Heartbroken, as elements of our flawed food system devastated

Originally published 3rd May 2020

Milk is literally being poured down the drain. Farmed fish up and down the country are at risk of being culled in the tens of thousands. Farmers are facing devastation to their businesses. They fear that the very supermarkets that have driven their businesses to scale up in size and intensity will now drop their contracts at the slightest hint supply is drying up: no loyalty, no care, no compassion. The ruthless profit-driven nature of this system is gobsmacking.

Why did we let everything grow so large that we lost all sense of what actually goes on? It is easy to have no care, no loyalty or compassion when you are disconnected from the harm that is being done. Has society really lost its fundamental values? Or can we liken our crowded city lives to those of a tank of farmed trout, held in confinement, ignorant of the wider world? In the city, no matter how knowledgeable you are about food issues, even the most competent and ethical shoppers still struggle to know where their food comes from.


The answer to my question about values is: no, most of us really do care about our food but are completely let down by government’s lack of regulation of the system. The disconnect between food producer and ‘consumer’ (a pernicious, mind-set-shaping term which we must reject in favour of ‘responsible citizen’) needs to close.

Smaller businesses that provide locally are often safer (in many ways) than the immense agro-industrial businesses that produce to scale to satisfy ‘the market’ (i.e. the pathological financial system’s addiction to growth, the demands of a few immensely wealthy people not shy to wield their wealth to influence policy, and the counterproductive ‘fiduciary duty’ of pension funds to maximise profits, which is often used as an excuse to exclude consideration of society- and biosphere-wrecking ‘externalities’).

Food aid abhorrent

Lockdown has quickly forced us into a food-aid society. Meanwhile the food-waste crisis is beginning to unfold, mostly driven by the shutdown of the hospitality sector. We, very reluctantly, are one of many organisations that are providing food aid to our community. I say ‘reluctantly’, but perhaps I mean regrettably, because, whilst on the one hand we are congratulated for our heroic efforts (and all the team and volunteers are heroic in their efforts, so please don’t misunderstand me), on the other, the fact that food aid is needed is abhorrent. It is scandalous, and is certainly not the long-term solution.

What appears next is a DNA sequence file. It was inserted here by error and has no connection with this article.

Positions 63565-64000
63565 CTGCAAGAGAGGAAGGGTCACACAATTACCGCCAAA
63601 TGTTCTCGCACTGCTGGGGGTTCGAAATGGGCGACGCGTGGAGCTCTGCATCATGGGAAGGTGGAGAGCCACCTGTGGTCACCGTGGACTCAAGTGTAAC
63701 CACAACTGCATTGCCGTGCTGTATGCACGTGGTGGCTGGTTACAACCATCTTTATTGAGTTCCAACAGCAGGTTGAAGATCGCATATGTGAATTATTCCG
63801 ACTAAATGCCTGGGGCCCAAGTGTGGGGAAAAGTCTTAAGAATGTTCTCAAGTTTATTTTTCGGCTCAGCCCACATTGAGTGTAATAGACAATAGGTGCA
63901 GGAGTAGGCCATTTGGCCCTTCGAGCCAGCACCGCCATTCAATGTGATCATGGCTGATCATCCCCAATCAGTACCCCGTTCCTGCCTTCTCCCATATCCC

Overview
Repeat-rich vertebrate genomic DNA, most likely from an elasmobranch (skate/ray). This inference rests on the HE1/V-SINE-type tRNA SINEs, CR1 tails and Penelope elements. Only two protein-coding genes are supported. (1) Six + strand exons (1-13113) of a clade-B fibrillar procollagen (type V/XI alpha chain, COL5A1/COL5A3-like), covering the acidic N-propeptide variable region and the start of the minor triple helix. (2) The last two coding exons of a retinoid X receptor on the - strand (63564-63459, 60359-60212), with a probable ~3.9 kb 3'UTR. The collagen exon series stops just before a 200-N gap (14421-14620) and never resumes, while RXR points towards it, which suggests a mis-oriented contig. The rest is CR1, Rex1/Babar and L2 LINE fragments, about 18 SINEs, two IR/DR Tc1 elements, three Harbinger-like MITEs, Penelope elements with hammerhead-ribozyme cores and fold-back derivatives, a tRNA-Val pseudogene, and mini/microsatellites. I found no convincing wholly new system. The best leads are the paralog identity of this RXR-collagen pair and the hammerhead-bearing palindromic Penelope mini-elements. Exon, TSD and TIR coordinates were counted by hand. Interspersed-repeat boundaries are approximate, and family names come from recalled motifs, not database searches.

I cringe sometimes at the loss of people’s dignity, loss of autonomy and privacy as names are added to an ever-increasing database of need. This is not OK! This is a bust.

This is what a broken food system looks like, and we simply have not done enough to address it. A universal citizen’s income would go a long way to resolving much of the need that has come from job losses. However, smaller, more localised, supply chains are also essential, and go hand-in-glove with producing more of our own food, and reducing the food waste we are seeing as a result of lockdown. We are leaving our society vulnerable by continuing to neglect food security (food resilience), and resolving this with a more localised – and, yes, more labour-intensive food sector – will provide the jobs of the future. These are the ‘just transition’ jobs we so desperately need. A localised food system can be more responsive to community needs.

Neglected pavilion

Organisations like ours have been attempting to bring about radical change in the food system for many years. Locally, and I mean micro-locally, we have often been viewed as an unimportant side issue, at least by some.

Perhaps this explains why we still sit with a rotten damp pavilion on the Links, despite demonstrating repeatedly our cast-iron case for its refurbishment? Our vision for Leith Community Croft – which includes it being a model for others to emulate – is potentially a major part of a solution to a really difficult problem. It is the antidote to many challenges we face. We are only just on the cusp of realising its full potential.

I often wonder what kind of people would want to work in an organisation like ours, with our unattractive diabolical pavilion on the Croft at the heart of our activities?

Hope, against a background of indifference

So let’s examin